Iraq PM rules out national emergency government

Iraqi Prime Minister Nuri al-Maliki speaking during a political meeting in Baghdad, attended by members of the army and political leaders to talk about the ongoing fighting between the Iraqi army and Al-Qaeda-linked groups in the Anbar province.&nbsp
Iraqi Prime Minister Nuri al-Maliki speaking during a political meeting in Baghdad, attended by members of the army and political leaders to talk about the ongoing fighting between the Iraqi army and Al-Qaeda-linked groups in the Anbar province. Mr Maliki on Wednesday ruled out forming a national emergency government to confront a Sunni militant offensive that has overrun large parts of the country. -- PHOTO: AFP

BAGHDAD (AFP) - Iraqi Prime Minister Nouri al-Maliki on Wednesday ruled out forming a national emergency government to confront a Sunni militant offensive that has overrun large parts of the country.

"The call to form a national emergency government is a coup against the constitution and the political process," Mr Maliki said in a televised address.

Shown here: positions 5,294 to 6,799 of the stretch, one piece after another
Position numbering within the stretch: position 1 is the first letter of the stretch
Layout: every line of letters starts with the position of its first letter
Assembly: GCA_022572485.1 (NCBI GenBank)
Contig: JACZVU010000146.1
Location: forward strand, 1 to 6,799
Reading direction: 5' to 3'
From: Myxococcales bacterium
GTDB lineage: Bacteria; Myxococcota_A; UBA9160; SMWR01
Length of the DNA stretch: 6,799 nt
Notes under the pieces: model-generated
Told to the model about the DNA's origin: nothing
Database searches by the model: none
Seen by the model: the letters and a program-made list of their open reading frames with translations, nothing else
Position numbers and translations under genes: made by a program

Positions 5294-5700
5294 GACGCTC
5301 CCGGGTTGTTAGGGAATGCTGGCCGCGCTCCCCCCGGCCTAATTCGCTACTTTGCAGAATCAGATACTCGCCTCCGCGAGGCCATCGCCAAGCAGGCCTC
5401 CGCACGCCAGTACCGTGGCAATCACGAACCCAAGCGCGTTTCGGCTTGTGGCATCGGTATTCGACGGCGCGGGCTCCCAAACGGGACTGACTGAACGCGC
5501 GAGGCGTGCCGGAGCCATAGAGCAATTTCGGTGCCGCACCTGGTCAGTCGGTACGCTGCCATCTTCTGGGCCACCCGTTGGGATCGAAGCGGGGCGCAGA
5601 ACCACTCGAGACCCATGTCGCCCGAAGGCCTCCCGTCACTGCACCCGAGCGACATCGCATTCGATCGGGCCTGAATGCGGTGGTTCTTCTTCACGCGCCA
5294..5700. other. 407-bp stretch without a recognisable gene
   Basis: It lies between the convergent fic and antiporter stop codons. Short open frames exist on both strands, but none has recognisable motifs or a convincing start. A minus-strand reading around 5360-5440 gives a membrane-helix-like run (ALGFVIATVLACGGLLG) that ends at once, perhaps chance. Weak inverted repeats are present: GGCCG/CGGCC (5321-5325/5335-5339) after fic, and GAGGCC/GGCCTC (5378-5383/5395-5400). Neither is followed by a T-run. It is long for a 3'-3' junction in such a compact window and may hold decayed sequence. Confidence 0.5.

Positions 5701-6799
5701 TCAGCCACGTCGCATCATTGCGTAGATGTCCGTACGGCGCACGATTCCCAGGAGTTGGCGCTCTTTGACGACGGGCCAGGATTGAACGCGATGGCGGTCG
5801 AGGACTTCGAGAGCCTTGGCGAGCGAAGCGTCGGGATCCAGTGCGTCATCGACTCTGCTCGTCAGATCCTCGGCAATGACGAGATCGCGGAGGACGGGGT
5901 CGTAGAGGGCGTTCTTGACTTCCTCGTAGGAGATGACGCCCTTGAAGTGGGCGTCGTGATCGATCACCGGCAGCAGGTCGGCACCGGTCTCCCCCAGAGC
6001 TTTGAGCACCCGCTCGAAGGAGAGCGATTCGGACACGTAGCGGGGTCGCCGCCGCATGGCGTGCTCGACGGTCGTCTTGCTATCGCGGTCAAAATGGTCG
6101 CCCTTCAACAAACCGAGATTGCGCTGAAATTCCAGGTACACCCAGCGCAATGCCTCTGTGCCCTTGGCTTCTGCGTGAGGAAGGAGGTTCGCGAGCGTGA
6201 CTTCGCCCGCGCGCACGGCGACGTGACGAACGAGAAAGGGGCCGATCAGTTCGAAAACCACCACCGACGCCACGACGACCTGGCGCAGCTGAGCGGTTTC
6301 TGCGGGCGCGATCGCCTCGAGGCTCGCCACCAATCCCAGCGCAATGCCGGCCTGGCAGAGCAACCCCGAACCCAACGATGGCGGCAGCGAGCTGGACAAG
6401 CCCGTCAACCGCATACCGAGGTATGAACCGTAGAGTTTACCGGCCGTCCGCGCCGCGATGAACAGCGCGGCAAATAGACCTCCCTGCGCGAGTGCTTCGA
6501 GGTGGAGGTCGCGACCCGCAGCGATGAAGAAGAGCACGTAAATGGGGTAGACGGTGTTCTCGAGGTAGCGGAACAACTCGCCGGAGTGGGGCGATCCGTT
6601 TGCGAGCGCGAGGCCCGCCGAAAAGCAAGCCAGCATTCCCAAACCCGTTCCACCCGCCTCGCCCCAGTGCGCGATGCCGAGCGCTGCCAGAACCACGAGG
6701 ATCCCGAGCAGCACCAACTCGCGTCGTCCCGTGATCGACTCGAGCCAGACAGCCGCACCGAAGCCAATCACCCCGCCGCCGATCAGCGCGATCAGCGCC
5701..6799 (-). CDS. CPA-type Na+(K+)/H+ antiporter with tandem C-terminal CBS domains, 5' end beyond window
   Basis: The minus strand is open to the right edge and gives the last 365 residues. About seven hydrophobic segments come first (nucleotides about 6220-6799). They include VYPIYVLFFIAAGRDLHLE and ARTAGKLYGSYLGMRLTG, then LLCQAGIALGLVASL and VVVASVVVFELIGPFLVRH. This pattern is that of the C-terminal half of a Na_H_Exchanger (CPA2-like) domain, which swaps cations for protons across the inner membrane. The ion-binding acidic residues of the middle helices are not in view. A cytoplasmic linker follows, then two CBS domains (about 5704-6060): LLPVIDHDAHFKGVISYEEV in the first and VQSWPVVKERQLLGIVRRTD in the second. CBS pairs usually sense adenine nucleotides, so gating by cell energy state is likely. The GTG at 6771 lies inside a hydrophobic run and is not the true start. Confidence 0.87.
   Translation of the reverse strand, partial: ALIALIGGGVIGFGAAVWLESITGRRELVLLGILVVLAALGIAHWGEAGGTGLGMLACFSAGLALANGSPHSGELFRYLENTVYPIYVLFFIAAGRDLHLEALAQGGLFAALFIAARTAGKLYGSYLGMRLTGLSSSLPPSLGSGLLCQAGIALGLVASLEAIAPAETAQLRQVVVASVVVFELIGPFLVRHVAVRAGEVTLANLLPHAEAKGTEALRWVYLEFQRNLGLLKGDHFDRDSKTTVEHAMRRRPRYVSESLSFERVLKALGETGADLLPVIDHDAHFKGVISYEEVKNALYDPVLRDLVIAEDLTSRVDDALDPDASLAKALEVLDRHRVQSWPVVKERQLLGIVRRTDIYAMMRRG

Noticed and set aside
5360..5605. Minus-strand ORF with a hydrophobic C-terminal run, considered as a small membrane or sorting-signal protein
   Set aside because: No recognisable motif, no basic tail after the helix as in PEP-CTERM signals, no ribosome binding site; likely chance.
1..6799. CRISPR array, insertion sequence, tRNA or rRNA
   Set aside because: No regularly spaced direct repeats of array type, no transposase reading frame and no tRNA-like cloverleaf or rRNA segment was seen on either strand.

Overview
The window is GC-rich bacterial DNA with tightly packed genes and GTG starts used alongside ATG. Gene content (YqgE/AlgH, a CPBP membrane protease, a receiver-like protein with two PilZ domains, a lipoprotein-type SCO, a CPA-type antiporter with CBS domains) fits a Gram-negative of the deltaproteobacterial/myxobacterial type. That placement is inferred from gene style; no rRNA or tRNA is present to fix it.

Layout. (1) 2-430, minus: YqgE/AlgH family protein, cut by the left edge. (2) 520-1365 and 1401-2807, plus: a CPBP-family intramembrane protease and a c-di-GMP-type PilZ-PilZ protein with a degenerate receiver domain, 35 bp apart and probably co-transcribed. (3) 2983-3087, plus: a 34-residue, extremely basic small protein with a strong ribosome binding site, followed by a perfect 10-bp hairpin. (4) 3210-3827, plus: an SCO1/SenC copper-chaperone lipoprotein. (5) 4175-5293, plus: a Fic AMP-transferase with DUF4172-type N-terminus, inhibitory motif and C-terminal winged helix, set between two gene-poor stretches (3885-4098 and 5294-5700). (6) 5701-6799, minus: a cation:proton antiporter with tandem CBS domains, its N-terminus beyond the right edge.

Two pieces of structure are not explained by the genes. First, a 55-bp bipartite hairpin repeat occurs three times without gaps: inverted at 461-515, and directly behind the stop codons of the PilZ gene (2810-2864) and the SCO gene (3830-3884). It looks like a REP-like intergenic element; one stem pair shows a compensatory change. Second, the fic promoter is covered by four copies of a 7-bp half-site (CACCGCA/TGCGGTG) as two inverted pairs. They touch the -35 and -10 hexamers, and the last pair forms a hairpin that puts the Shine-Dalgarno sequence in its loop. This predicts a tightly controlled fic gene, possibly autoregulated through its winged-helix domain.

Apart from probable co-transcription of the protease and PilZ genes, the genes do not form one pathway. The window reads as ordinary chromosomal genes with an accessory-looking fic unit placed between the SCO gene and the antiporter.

"The dangerous goals of forming a national emergency government are not hidden.

"It is an attempt by those who are against the constitution to eliminate the young democratic process and steal the votes of the voters," said the Iraqi leader.

Mr Maliki's electoral bloc won by far the most seats in April 30 parliamentary elections with 92, nearly three times as many as the next biggest party, and the incumbent himself tallied 720,000 personal votes, also far and away the most.

But he fell short of a majority in Iraq's Council of Representatives, and has had to court the support of rivals in order to form a government.

A recent militant offensive led by the Islamic State in Iraq and Syria, or ISIS, has put pressure on Mr Maliki from both domestic opponents and overseas, with critics alleging his policies are sectarian.